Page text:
Free online access to information is approaching maturity and is evolving in line with the Big Data ecosystem: data volumes are continuing to grow and so are the possibilities of what can be done with so much raw data available. The major challenges of the Big Data age are of course well known (volume of ever-increasing data, variety of data types and structures, contribution of big data to evidence-based decision making). Added to these is not only the increasing number of disciplines and problem domains where Big Data is having effects, but also the consequent challenges and opportunities for Big Data to have a major impact on science, business, and government. In recent times, the legal domain and in particular legal information management has started to embrace this trend for better accessing, disseminating and understanding law, for improved decision making, and so much more.
Big Data represents both the greatest innovation and peril of these times and promises to provide a scientific and empirical approach to law. The digital paradigm has revolutionized the ability to communicate legal information: the physical and geographical inhibitors no longer matter. Legal information must be available on the Internet, should be freely available, and nobody should have to pay to access information essential to one’s rights and obligations in a working democracy. A specific issue also involves distribution or redistribution of legal information and the way that it is accomplished. In this regard not only are there obligations on the part of the governments, but upon those who are responsible for the distribution of and access to legal information.
The topics addressed in this volume are situated in such a context, and range from free access to law, Big Data, data analytics in the legal domain, to policy issues for accessing, publishing and disseminating legal information, as well as tools to support democratic participation and opportunities for digital democracy.
These aspects, together with other related issues, have been specifically tackled and discussed at the international conference ‘Law via the Internet 2018’ which was organized by the Institute of Legal Information Theory and Techniques of the National Research Council of Italy (CNR-ITTIG) on 11–12 October 2018 in Florence. This was the annual conference of the ‘Free Access to Law Movement’ (http://www.fatlm.org) which brings together over 60 Legal Information Institutes (LIIs) from all over the world. The Florentine Conference hosted more than 60 speakers from universities, government and research bodies as well as EU institutions, who animated a lively and wide debate on the main theme that gave the specific title to the Conference and gives also now the title to this book: ‘Knowledge of the Law in the Big Data Age’.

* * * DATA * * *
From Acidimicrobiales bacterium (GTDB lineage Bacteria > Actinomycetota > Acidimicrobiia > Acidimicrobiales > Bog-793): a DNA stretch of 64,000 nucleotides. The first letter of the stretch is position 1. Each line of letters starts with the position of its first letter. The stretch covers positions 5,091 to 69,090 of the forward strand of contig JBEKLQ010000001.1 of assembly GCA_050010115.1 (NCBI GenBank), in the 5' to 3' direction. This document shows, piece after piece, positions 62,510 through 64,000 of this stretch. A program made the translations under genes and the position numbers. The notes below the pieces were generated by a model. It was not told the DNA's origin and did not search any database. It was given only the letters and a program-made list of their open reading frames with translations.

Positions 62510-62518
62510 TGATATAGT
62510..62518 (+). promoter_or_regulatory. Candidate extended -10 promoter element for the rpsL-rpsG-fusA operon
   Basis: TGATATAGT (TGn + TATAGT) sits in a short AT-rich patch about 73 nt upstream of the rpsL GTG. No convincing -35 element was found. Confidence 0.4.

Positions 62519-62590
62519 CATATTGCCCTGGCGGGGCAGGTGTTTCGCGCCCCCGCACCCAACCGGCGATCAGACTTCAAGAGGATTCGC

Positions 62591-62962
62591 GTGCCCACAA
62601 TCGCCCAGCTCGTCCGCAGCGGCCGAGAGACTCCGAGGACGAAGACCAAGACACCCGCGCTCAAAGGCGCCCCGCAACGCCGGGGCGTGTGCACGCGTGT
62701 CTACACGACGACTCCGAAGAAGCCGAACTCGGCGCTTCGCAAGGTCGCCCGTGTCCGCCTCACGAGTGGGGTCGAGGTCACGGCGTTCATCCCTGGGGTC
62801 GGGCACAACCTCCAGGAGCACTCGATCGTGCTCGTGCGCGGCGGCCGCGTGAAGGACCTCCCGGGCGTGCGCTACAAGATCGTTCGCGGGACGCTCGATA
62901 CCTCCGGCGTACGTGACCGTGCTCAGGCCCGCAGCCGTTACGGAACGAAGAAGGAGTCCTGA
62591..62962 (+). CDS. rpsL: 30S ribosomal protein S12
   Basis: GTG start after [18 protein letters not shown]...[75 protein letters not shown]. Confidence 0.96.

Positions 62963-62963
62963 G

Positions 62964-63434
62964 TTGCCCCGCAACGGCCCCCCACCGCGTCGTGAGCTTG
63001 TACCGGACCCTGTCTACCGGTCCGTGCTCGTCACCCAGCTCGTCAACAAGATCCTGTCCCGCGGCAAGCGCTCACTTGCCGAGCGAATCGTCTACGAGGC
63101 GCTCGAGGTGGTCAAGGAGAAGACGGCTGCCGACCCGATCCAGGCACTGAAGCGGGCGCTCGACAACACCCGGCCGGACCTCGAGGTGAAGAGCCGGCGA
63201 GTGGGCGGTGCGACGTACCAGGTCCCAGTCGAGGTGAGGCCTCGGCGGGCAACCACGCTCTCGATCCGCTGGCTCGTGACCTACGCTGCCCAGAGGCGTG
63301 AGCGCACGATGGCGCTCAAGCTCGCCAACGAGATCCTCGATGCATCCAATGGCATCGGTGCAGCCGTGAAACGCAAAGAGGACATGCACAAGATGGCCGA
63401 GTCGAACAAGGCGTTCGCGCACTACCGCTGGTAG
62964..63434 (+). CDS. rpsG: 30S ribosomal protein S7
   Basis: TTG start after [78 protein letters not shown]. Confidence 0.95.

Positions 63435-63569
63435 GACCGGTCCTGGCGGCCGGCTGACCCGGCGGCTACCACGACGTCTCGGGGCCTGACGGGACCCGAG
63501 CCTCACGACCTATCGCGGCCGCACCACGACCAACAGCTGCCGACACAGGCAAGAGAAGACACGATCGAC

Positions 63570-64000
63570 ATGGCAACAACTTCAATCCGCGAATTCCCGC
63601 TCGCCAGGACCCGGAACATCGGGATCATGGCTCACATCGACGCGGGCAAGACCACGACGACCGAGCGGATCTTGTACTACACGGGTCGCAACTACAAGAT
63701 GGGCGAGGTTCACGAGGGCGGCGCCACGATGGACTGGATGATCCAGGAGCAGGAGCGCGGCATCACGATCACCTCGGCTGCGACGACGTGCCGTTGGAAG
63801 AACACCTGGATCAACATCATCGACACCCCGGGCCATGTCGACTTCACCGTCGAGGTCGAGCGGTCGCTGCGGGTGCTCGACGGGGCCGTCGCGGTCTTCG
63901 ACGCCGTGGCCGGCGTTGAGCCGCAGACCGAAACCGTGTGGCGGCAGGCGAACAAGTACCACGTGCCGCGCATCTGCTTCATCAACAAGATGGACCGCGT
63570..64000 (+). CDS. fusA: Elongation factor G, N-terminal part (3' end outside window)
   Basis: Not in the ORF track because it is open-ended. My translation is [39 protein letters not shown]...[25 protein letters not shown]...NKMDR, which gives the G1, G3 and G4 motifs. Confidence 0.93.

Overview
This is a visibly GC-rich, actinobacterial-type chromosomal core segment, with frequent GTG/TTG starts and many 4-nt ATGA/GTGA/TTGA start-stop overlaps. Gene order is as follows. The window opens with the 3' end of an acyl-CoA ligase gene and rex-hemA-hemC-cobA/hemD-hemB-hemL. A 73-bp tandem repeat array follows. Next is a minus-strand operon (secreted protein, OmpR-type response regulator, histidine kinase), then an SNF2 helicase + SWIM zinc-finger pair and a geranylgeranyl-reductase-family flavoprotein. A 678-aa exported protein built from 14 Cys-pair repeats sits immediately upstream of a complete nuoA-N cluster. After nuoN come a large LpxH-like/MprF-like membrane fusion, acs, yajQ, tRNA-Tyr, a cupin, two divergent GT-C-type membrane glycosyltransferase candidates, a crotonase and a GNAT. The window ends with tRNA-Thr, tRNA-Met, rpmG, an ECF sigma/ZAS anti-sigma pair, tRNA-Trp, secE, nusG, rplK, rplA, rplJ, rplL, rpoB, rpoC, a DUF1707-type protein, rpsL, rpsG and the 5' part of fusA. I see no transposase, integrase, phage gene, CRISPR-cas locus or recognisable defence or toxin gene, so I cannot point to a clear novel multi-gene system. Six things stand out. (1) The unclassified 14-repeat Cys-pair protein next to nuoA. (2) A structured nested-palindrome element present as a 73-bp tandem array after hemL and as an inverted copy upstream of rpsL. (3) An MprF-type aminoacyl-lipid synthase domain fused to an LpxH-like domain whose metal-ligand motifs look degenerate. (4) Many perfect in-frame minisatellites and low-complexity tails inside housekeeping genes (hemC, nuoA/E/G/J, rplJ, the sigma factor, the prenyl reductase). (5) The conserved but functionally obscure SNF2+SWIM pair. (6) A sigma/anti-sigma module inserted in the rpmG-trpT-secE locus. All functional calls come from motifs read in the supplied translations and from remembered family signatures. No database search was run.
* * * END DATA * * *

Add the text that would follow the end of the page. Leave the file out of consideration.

The volume collects a selection of papers presented in Florence by Italian and foreign experts who accepted our invitation to contribute. The structure of the book reflects partially the sections designed for the Conference. Part I, entitled ‘Encountering Big Data and Law’, provides an introductory background, covering foundational issues such as legal epistemology, future of machine-driven evolution of legal science and (semi)formal models for representing the law.
Part II, dedicated to ‘Challenges and Opportunities in Disseminating and Accessing Legal Information’, addresses the present and future of access to law, with particular reference to ‘Rules, Policies and Publication Models’ for disseminating the increasingly rich and varied legal information sources and to the analysis of ‘Standards and interoperability’ issues.
Part III, ‘Experiences, Good Practices and Critical Issues’, is about essential updates in projects, initiatives, and concrete achievements in the field. The result is a picture that, far from being exhaustive, provides an overview of practical implementation of legal information systems, tools to manage this special kind of information and some critical issues to face.
The volume arises from the idea to reflect on the actual methods and strategies to access and have knowledge of the law as it is today and to compare the ways through which it is distributed and is made accessible. The intent is to present the current state of the discussion and to offer new perspectives of reflection on issues central in the current debate on the relationship between law and technology. As editors, our hope is, according to our research interests, that, by going through the chapters of this volume, the reader may realize how successful initiatives in the direction of free access to law mainly depend on at least two factors: the strong potential of interdisciplinary collaboration in today’s web environment, and the capacity of legal culture to understand and meet the challenges of the Big Data age.
We want to express many thanks to all the contributors who make this volume precious well above the merits of the editors. They deserve our gratitude for having patiently waited for the completion of this collective work. Moreover, we are glad to publish the volume with open access: this is in line with the desire for protecting free access to legal knowledge and confirms our firm belief and strong support of the philosophy of open access.
Finally, be informed that from June 1st, 2019, the Institute of Legal Information Theory and Techniques (CNR-ITTIG) which we, as researchers, are part of, will change its name to Institute of Legal Informatics and Judicial Systems (CNR-IGSG). We are particularly happy to have been able to go out with this last precious volume that leads us to a new and exciting chapter of our Institute’s life, full of new expectations, stimuli and challenges.
Florence, 30 May 2019
Ginevra Peruginelli and Sebastiano Faro
Acknowledgement: We would like to express our special thanks to Giuseppina Sabato and Simona Binazzi from CNR-ITTIG for their precious editing work of this volume.